‘Pine nuts at lunchtime’ and other poems by Denise O’Hagan
By: Denise O’Hagan
Pine nuts at lunchtime
It was in the way of things
That a casual sighting in a supermarket trolley
In front of me of a packet of nuts
And I was a girl again
Delighting in that lunch-hour of freedom
From sitting straight-backed, blank-eyed
At conjugations, calculations or grammatical explanations
Watching our teacher’s hand slowly scrape
That white stub of chalk across the blackboard
And wincing as it chanced to squeak.
But when the bell sounded our release, we hurried
Out under the wobbling shade of the umbrella pines
And ran and dodged and hid and found until
Flushed and gasping, we came to rest.
We knew how to spot them then
Those slight charcoal-coloured oblongs
Of pine nuts nestled in the grooves of crazy paving
Like they had been dipped in ash.
Slipping off a shoe, heel in hand we’d kneel
And with the deft turn of a schoolgirl’s wrist
We would smash them open, but gently
So as not to injure the pale, delicate-tasting flesh inside
Fresh to the world, and sweeter
Than any pricey, packaged import.
In the kitchen I stand
Tracksuit-clad and blinking
As the click of the front door shuts
The sounds of the day away.
I snuff the gas
And the subterranean gurgling fades to naught
As, like a latter-day suburban witch
Leaning over her latter-day potion
I raise the lid of my coffee pot
Damp my fingers in the steam
And enact the tri-part ritual:
Close, lift, and ever so gently pour
A rich and gleaming rope
Of boiling black memoried liquid
Bearing the imprint of half a century of pourings
Into my cup.
Reverently I raise it to my lips
And drink of another old high-ceilinged kitchen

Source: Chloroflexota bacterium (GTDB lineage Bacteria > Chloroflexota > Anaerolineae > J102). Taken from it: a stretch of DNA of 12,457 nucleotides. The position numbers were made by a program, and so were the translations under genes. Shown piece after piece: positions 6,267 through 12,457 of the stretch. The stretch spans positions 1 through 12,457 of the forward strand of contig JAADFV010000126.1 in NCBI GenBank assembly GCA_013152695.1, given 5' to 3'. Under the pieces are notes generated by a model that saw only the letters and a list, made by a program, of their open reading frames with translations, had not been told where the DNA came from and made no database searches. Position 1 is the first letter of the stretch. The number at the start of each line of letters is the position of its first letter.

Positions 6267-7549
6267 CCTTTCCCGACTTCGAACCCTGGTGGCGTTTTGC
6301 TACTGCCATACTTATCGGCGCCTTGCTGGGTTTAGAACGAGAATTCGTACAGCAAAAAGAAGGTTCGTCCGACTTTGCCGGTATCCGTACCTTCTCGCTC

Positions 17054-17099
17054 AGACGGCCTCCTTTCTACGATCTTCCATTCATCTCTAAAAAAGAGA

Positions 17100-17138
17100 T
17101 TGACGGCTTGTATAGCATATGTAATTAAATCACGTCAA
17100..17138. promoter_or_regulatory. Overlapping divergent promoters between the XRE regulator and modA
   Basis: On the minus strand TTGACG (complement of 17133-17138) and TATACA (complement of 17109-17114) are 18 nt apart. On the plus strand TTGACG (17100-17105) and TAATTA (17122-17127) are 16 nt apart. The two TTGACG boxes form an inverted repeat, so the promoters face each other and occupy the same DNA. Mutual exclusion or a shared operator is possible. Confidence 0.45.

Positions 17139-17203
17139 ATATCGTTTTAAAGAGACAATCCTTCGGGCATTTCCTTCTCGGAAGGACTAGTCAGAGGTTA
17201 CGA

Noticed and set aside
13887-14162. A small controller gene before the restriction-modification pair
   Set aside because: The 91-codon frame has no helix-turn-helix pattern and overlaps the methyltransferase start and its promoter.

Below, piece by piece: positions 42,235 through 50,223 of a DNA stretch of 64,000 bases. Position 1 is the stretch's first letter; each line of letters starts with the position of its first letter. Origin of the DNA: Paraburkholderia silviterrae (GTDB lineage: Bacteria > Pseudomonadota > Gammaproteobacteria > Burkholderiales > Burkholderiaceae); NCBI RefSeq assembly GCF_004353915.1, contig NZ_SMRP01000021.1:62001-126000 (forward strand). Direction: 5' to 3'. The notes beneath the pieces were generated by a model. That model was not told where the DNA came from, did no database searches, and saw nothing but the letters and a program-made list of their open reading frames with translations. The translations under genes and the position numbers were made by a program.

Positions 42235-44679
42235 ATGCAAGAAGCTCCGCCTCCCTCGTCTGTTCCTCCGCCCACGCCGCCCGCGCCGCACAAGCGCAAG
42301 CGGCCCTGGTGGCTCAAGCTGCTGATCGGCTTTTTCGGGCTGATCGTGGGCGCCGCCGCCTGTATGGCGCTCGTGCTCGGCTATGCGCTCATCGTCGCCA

Zig-zagged by light cutting in through the shutters
Half-closed against the sun from the run-around balcony
With its fluttering of uneven ghosts on the line
Which spoke of countless bendings and stretchings
As our mothers down the generations casually
Pegged our lives out there on the washing line:
All this inherent in that single sip.
I dip my toast in coffee, smile
And, fortified, swallow away nostalgia
and am, for now, grateful for what was.
Before the party
It must have just stopped raining
When we arrived. The road, licked for hours
By the quiet slap of countless passing tyres,
Gleamed blackly under the streetlamps
Like wet liquorice. We sat for a moment
Watching the mist descend
Cobwebbing the edges of trees and hedges,
The silver turning of a leaf in the damp air,
And the tenting of the telegraph wires
Carrying beads of water like fairy lights
Backlit by the moon.
Feeling privileged to witness
This heady scene, we realised
(as car doors slammed and gravel crunched)
That our reason for having driven here
Was, for a moment, quite forgotten.
Over the grills in Boston Common
As the evening turns to night
Dark figures drift into view
Warming themselves in belches of steam
That arise, as groggy and insubstantial
As vapours from Hell.
Hoarse cries, red-rimmed eyes
Gloves clutching at brown paper bags
Like holy relics.
Ignoring the averted eyes
And the judicious stepping aside
Of the lacquered mainstream
These misfits of society, these malcontents
Blot out their demons and
Soak away their lives
The last commuter has long since gone
When these lumped, slumped figures
Alternative versions of our darker selves
Subdued at last, lie down
Blanketed, beanied and scarved
Arms crossed over, heads bowed
Wrapped in plastic like giant plasters
Suturing the city’s most intimate wounds.
A trolley-ride away
In the salubrious salons of the well-to-do
Where money and class work hand-in-glove
The high-court judge, the stockbroker and the policy-maker
Uncoil themselves from their cases, spreadsheets and drafts
And tend, at last, to their own needs.
Drunk on pride and vintage sherry
They lick their lips, lock their doors
Flick off their chandeliers
Pad across mahogany floors
to retire at last to bed
and (with the help of a pill, perhaps)
with the help of a pill, perhaps.
Denise is an editor by trade. Born in Italy, she has lived in the UK and Australia. She holds an MA in Bibliography and Textual Criticism and works in publishing. Her published poems include ‘And the Nuns Wore Lipstick’, ‘Honolulu breakfasts’, ‘I am lucky’ (New Reader Magazine, 2018) and ‘Now he is here’ (Other Terrain Journal, 2018).